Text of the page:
All of the coaches had to double take when they noticed that he is only a freshman. Josue's game is very silent, however, even though he was dropping 3-4 three-pointers each game. He was very consistent all weekend and was one of the top shooters. As he gets older, more mature, his game should expand to all facets and should be a college prospect.
# Jordan Belton (San Benito HS) 2012
A combo guard that showed much improvement in his 3 point shot. Absolutely one of the hardest players at camp that caused havoc on defense. Was very aggressive taking it to the basket and finished against bigger defenders. Very aggressive on both ends and competes relentlessly.
# Lonnie Watson Jr. (Paso Robles) 2010
A long guard that had a great weekend. Played very hard and was aggressive on the offensive end. If he could improve his shot selection he will be that much better. Competed and made plays and looks fully healthy for the first time in a long while.
# Cody Brice (Hanford West) 2010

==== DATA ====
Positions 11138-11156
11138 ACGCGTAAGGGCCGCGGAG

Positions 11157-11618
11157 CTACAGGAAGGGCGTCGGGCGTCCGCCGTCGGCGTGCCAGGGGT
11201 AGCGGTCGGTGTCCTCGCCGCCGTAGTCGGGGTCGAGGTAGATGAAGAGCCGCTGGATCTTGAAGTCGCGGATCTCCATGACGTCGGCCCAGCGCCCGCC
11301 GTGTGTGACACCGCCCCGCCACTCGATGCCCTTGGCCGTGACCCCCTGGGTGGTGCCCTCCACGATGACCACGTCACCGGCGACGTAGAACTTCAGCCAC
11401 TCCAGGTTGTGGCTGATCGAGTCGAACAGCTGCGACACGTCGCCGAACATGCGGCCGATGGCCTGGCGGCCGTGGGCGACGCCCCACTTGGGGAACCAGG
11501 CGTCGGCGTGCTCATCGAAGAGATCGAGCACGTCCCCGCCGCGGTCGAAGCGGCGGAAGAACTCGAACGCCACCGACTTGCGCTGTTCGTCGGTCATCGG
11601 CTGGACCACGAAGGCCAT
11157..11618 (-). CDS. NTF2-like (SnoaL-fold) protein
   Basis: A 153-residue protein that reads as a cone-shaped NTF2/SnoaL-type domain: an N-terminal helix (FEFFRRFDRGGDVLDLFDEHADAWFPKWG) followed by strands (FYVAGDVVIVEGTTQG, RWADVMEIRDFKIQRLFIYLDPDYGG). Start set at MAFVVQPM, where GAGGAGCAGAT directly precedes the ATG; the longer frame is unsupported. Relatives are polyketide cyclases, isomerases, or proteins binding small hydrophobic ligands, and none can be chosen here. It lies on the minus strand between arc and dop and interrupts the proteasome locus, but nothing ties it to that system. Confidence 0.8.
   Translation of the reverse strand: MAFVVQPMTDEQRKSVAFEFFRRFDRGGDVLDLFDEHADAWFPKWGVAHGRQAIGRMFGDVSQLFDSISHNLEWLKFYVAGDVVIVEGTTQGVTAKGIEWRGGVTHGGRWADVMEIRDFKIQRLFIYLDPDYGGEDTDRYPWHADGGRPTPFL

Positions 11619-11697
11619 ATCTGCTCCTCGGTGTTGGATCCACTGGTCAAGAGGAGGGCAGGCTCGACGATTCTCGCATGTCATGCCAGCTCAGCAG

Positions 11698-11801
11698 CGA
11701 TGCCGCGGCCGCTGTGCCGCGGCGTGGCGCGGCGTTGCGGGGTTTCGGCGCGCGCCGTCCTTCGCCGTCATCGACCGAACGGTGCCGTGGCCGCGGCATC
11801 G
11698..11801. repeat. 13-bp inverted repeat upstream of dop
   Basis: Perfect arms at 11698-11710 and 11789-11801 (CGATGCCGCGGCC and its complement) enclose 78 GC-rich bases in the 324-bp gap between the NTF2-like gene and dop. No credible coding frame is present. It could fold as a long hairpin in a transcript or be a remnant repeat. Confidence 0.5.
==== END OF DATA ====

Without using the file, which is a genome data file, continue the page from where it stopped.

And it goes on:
Had a great weekend, showcasing soft hands, nimble feet, and polished post moves. Cody is 6'8", can really pass the ball out of the post and is a great shooter. Once Cody develops conditioning, he will be a great get at the D2 level.
# Carl Goodman (Bullard) 2011
The word that sums up Carl is Bouncy! Carl had a smile on his face all weekend, playing every opportunity he could to work on his game. He is a great competitor, capable defender, and was hanging around the rim all weekend.
# Darnell Johnson (Bullard) 2010
Big time competitor who simply was a joy to have around. A football-basketball guy that came out after his Friday night's football game and simply got after it. A relentless motor for a wide body Wing/Forward that showed a great deal of skill. Handled it, rebounded it, and got every loose ball. A great athlete who has a bright future both on the hardwood and gridiron.
# Saig Horn (Clovis East) 2010
A combo guard that has really improved his game. A lights out shooter in the Clovis East system, Saig showed this past weekend that he has a lot of feel for the game and can play PG. He will be a deadly second PG/combo with Robert Sandoval this upcoming year. Saig competed the entire weekend and simply made plays.
# Tyler Gosling (Ripon Christian) 2010
A forward who flat out competed both days. Tyler worked quite hard and was very active as he bounced around and rebounded with intensity. Scored around the basket and really showed his mobility and quickness throughout the weekend.